English Annex: Into The Wild: The Christopher McCandless Story

McCandless’ death was soon picked up by local newspapers before finding its way into the national press. McCandless’s life and journey toward his death in the Alaskan wilderness is documented in Jon Krakauer’s 1996 book Into the Wild which has also been adapted for cinema in a film by the same name directed by Sean Penn.

McCandless’ short but epic adventure began in the early summer of 1990. After graduating from Emory University in Atlanta, Georgia, Chris took to the road in his yellow Datsun for what his parents thought would be another summer of travelling. Chris had other ideas however. Deeply admiring authors and philosophers such as Jack London, Henry David Thoreau and Leo Tolstoy, McCandless, wishing to introduce many of their ideals into his own way of life; went into the wild.

foto: Mens Journal

Thoreau advocated simpler living in the wilderness, where he believed that man could come to terms with his own existence and find a higher purpose while Tolstoy advocated a life of poverty instead of glorifying wealth. Chris’ choice to abandon his old life and seek a simpler one in pursuit of his own ideals and dreams was indeed shaped by these authors as well as many others. Each author added to Chris’ personal philosophies, and he followed their examples as much as he was able; abandoning his car and possessions, donating his life savings to charity and leaving the mundanity and conformity of modern society behind.

foto: Pinterest


The question at the heart of every McCandless discussion is whether he should be admired or condemned. To some, he is both selfish and naïve for wandering into the depths of the Alaskan wilderness alone and unprepared. For many though, he is an inspiration, the embodiment of true adventure and deep down what we all aspire to be; free.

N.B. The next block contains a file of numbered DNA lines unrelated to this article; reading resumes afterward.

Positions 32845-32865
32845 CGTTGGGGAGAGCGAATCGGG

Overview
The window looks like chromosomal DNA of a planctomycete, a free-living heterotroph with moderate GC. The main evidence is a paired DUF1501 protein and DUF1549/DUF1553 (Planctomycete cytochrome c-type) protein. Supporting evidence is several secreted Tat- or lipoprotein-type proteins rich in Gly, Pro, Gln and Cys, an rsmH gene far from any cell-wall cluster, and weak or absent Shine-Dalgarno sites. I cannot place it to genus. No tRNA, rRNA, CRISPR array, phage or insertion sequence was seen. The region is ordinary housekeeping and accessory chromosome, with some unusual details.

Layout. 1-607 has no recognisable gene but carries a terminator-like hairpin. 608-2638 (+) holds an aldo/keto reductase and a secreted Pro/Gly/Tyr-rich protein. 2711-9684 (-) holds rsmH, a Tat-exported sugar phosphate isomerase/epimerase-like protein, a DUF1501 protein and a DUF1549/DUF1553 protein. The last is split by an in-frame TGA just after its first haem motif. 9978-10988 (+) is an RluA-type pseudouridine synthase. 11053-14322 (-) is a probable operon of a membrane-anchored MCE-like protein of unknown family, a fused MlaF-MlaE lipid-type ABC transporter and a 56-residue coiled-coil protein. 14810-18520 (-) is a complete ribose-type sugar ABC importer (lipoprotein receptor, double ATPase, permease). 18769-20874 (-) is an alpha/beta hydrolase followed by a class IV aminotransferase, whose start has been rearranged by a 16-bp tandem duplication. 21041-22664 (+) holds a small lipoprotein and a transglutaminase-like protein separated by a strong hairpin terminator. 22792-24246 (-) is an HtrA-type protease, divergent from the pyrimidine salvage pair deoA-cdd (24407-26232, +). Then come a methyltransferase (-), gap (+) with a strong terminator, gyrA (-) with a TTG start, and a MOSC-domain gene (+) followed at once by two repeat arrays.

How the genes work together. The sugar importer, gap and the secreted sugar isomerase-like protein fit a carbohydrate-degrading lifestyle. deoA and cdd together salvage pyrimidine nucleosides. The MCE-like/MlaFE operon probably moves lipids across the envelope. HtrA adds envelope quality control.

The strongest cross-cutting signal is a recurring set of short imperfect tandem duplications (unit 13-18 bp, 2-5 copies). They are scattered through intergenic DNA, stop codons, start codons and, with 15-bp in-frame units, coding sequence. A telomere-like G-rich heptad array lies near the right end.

foto: Today

Even during Chris’ two year adventure west he met and inspired dramatic change among many people along the way.  Ronald Franz, an 81 year old leather worker had grown so close to Chris that he offered to adopt him upon his return to Alaska and when Franz received a letter from Chris urging him to change his old way of life, he packed up his belongings and set out on an adventure of his own. Krakauer’s book details a number of people that Chris touched along the way. wayne Westerberg, the owner of a grain elevator in South Dakota where Chris spent a few weeks said; “He was hungry to learn about things. Unlike most of us, he was the sort of person who insisted on living out his beliefs”.

In his death and immortalization in literature and film McCandless has had far greater influence. Reading Into the Wild it is easy to understand why it has captured the imaginations of so many and inspired journeys into the wilderness. While certainly a story of tragedy, it’s also a compelling and thoughtful look at why we often turn to nature for answers to life’s questions. “The very basic core of a man’s living spirit is his passion for adventure,” McCandless wrote in his letter to Franz. Upon reading that within the pages of Krakauer’s book, it’s hardly surprising that many readers have, in turn, sought adventures of their own.

foto: Twitter

o many people live within unhappy circumstances and yet will not take the initiative to change their situation because they are conditioned to a life of security, conformity, and conservatism, all of which may appear to give one peace of mind, but in reality nothing is more damaging to the adventurous spirit within a man than a secure future. The very basic core of a man’s living spirit is his passion for adventure. The joy of life comes from our encounters with new experiences and hence there is no greater joy than to have an endlessly changing horizon, for each day to have a new and different sun.
― Christopher McCandless.


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